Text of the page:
The non-profit New World Grid, based in France, has its copyright policy here,
The U.K.-based Avination grid has a copyright policy in place here.
If a content creator is unable to get infringing content removed from a grid, they are likely to complain to the grid’s Web hosting company or Internet Service Provider, make a big public stink — or file a lawsuit. Any of these acts could potentially destroy a fledging grid.
By making the takedown process transparent and responsive, content creators won’t have to take such drastic steps.
It also has a secondary effect: of making OpenSim more attractive as a destination for content creators, which, in turn, brings in users and revenues for the public grids.
- Make your DMCA policy easy to find. We recommend a link in the footer of your Website taking visitors directly to the DMCA page.
- Make your DMCA policy easy to read. The Facebook policy is a model of simplicity, and their submission form can easily serve as a model for an OpenSim grid.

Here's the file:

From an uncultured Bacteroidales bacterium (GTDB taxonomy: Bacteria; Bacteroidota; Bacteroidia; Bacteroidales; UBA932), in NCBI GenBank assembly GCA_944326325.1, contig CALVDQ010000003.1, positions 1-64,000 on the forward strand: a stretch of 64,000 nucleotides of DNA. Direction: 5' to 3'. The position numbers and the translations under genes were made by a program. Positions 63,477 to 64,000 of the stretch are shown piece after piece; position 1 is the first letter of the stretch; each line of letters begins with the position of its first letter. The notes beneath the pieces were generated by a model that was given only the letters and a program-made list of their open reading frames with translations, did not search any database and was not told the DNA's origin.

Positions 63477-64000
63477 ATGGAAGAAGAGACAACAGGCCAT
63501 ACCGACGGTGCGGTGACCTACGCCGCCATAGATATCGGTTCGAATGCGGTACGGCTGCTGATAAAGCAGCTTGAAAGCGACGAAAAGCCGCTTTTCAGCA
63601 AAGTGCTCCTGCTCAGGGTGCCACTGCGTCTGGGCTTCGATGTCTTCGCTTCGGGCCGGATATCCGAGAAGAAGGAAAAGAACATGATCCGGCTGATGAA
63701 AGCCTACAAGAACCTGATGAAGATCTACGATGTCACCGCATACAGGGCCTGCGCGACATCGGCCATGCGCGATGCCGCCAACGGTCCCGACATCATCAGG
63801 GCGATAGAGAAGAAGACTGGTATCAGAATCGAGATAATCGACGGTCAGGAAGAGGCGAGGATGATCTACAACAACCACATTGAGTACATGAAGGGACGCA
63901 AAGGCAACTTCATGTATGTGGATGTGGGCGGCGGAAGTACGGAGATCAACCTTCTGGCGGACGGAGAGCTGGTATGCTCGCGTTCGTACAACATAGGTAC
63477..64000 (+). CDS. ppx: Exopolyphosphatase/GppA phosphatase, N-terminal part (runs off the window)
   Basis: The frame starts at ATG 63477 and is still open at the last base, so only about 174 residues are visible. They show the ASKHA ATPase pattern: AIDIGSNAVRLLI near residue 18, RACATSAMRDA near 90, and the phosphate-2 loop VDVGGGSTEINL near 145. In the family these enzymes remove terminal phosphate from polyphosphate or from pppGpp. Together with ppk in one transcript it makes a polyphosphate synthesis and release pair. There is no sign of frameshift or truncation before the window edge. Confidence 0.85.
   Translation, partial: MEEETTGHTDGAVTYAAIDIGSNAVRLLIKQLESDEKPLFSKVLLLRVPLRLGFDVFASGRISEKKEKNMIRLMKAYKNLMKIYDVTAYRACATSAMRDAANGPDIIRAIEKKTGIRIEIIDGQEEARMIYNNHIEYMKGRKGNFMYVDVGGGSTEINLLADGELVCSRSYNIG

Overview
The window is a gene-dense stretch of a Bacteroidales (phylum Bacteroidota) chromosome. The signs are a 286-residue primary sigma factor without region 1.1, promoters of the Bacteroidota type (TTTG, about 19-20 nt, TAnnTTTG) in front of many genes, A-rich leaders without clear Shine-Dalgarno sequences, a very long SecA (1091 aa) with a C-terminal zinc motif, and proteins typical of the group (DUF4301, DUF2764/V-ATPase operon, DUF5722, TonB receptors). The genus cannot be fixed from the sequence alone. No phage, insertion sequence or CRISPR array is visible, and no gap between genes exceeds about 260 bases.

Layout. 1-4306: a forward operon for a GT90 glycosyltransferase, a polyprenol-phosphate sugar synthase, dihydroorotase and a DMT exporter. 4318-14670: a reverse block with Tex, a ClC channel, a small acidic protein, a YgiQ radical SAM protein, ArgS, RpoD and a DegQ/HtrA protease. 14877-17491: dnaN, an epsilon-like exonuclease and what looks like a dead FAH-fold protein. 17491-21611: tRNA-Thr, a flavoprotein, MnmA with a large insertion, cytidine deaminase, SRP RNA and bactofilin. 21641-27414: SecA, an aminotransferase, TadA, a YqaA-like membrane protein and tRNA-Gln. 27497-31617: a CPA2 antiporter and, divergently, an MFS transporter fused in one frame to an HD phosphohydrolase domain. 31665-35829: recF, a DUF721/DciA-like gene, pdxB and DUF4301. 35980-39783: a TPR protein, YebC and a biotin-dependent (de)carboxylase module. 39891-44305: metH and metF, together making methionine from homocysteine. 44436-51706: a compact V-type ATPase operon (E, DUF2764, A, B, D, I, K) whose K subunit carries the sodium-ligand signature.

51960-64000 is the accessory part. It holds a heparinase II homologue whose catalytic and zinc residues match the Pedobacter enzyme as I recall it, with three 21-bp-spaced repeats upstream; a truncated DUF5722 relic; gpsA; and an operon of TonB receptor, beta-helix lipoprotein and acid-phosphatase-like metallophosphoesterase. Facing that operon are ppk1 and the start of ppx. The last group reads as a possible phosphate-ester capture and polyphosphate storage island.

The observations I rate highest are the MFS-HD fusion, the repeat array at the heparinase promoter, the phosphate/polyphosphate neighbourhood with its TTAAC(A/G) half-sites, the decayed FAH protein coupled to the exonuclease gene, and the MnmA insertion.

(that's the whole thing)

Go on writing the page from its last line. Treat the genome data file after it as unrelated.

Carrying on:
- Put a real person in charge. You don’t have to give their home phone number or personal email address, but just knowing that there’s a real person out there somewhere will put minds at ease.
- Post the email address, and check it regularly — and forward incoming complaints to your key management people. Don’t let a complaint fester while the email sits in a forgotten inbox.
If you’re having trouble getting through to a grid owner about infringing content on their grid, contact us at [email protected]. We have contact information for most of the grids out there.
All the popular OpenSim grids are currently located in the US or Europe, where copyright is taken seriously. If the grid doesn’t respond to your requests, contact their hosting company.
List of OpenSim grids and their intellectual property protection policies: OpenSim grids copyright policies, additional info
More info about OpenSim grids, including hypergrid and currencies: List of public OpenSim grids